Some 94pc of readers say they should be stripped of titles
On Thursday, Telegraph readers were asked if Harry and Meghan should lose their Duke and Duchess of Sussex titles.
By Friday morning, the poll received more than 18,000 responses - and an overwhelming 94 percent agreed that they should be stripped of their royal titles.
You can still have your say below.
Meanwhile employment minister Guy Opperman said the couple are "utterly irrelevant" to the progress of the UK and the royal family.
He told BBC's Question Time: "I think they are clearly a very troubled couple, which I think anybody looking at them can say is a sad state of affairs.
"That having been said, I agree that they are utterly irrelevant to this country and the progress of this country and the royal family that we all, I believe, support."
He added: "I don't think it has a fundamental impact on the Royal family. I certainly won't be watching it. I would urge everyone to boycott Netflix and make sure that we actually focus on the things that matter."
However, he said the extent to which the couple's lives were "picked over" by the media when they were living in the UK was "unacceptable".
Mr Opperman said: "I do think there is a legitimate question as to media intrusion into some people's private lives. That is an ongoing debate, which quite clearly the degree of extent to which their lives are picked over is something that, when they were living here, was unacceptable."
In the documentary - of which the fourth, fifth and sixth episodes are due to be released next Thursday - Harry said members of his family questioned why Meghan needed more protection from the media than their wives had been given, but he said they failed to grasp the "race element".
The couple took aim at the British press, with Meghan claiming "salacious stories" were "planted" in the lead-up to their wedding, and the couple saying they were "playing whack-a-mole" as the articles appeared.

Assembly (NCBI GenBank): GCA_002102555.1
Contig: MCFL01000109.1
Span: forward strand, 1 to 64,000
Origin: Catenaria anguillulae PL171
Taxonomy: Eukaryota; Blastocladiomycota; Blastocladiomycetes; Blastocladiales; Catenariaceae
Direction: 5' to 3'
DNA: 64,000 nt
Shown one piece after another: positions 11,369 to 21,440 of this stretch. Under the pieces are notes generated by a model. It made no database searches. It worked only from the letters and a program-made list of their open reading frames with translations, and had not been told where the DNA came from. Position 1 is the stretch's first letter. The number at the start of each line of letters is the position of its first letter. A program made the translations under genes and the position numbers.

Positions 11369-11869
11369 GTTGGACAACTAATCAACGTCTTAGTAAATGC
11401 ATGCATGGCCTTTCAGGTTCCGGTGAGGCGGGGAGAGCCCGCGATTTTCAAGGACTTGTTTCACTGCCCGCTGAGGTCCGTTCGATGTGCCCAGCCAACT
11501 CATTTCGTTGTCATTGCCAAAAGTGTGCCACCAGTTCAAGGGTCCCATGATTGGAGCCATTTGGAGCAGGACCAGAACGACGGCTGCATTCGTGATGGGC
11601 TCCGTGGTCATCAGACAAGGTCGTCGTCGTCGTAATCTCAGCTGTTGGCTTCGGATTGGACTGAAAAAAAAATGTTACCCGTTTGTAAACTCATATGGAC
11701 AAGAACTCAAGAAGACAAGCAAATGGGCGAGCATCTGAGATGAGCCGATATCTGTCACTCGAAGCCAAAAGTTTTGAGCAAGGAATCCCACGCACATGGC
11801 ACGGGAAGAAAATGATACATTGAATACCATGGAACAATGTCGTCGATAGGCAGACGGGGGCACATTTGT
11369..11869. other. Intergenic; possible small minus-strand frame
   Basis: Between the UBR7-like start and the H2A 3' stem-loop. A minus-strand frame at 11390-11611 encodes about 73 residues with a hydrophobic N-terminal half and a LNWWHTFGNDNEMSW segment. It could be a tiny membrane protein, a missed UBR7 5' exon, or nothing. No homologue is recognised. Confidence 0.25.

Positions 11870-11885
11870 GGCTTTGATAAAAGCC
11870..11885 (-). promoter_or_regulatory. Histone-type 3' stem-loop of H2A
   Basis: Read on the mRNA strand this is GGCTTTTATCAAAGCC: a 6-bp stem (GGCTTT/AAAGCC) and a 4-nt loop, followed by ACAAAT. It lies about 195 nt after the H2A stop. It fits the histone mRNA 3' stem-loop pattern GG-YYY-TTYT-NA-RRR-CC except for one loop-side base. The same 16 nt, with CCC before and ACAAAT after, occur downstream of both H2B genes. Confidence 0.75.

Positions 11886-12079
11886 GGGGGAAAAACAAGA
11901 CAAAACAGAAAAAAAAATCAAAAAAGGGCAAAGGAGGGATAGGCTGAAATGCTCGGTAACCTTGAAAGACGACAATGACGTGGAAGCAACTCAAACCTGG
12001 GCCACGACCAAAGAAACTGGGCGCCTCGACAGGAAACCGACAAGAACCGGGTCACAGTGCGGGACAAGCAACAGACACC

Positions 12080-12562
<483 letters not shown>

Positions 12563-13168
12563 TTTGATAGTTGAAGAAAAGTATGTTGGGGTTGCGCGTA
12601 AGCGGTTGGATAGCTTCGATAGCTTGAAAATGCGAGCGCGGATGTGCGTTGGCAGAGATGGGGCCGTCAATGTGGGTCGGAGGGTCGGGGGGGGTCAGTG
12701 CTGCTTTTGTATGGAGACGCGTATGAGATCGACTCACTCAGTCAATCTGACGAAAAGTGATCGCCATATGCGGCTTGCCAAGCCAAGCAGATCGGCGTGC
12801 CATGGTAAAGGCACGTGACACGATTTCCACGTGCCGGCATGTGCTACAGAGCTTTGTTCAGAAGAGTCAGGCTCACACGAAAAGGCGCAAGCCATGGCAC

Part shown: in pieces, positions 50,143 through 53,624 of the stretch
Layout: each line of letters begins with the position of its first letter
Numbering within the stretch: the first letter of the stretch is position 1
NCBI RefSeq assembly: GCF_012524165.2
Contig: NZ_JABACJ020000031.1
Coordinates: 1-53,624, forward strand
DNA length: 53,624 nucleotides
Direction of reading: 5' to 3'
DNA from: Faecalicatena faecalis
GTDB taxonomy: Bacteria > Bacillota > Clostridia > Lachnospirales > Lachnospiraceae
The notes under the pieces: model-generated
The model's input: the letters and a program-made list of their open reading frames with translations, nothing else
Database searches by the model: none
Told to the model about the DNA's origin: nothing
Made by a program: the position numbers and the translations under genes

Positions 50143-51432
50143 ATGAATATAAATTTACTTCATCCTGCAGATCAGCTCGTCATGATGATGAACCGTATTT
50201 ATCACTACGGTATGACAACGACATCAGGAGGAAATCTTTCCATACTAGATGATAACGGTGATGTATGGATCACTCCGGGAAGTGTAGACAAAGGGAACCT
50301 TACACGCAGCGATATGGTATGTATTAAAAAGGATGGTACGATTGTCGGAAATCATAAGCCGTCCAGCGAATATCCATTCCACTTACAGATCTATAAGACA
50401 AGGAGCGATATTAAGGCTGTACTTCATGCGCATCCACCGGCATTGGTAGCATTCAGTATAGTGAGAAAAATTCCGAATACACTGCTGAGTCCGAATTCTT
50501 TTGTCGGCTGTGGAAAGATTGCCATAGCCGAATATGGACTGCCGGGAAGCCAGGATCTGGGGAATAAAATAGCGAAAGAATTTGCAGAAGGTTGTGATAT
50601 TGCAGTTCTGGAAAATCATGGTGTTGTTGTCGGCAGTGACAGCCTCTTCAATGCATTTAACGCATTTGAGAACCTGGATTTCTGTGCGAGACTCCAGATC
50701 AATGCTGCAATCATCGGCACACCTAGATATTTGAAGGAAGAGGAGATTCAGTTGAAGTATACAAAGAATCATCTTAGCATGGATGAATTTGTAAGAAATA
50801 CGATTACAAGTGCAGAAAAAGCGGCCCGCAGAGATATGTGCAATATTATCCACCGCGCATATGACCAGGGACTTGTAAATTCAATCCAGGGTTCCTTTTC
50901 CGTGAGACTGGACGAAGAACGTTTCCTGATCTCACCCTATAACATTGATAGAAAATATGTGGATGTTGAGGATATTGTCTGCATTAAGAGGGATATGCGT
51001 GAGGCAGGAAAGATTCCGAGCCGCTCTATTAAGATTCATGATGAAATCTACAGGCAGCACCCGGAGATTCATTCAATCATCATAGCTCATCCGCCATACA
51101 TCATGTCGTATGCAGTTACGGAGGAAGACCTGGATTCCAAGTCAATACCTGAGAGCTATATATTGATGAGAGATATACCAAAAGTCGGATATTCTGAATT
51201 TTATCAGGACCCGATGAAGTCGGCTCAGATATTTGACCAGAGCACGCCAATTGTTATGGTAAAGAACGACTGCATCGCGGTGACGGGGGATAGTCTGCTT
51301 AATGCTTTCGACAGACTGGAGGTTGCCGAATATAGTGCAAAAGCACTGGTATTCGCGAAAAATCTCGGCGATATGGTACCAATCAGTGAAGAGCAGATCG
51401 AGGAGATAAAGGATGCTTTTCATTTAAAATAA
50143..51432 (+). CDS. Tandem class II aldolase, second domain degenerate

Harry also spoke about what he called the Windsors' "unconscious bias".
The third episode of the documentary referred to an event in 2017 when Princess Michael of Kent wore a blackamoor-style brooch which was deemed to be racist.
Harry said: "In this family, sometimes you are part of the problem rather than part of the solution. There is a huge level of unconscious bias.
"The thing with unconscious bias, it is actually no-one's fault. But once it has been pointed out, or identified within yourself, you then need to make it right. It is education. It is awareness. It is a constant work in progress for everybody, including me."
After the documentary aired, a row broke out over whether the Royal family and the palaces were given the right to reply to the couple's controversial show.
A senior palace source said Buckingham Palace, Kensington Palace and members of the family were not approached for comment on content in the series.
However, a Netflix source said the communications offices for the King and the Prince of Wales were contacted in advance and given the chance to react to Harry and Meghan's claims.
Both Kensington Palace and Buckingham Palace confirmed they did receive an email purporting to be from a third-party production company from an unknown organisation's address and attempted to verify its authenticity with Archewell Productions and Netflix, but never received a response.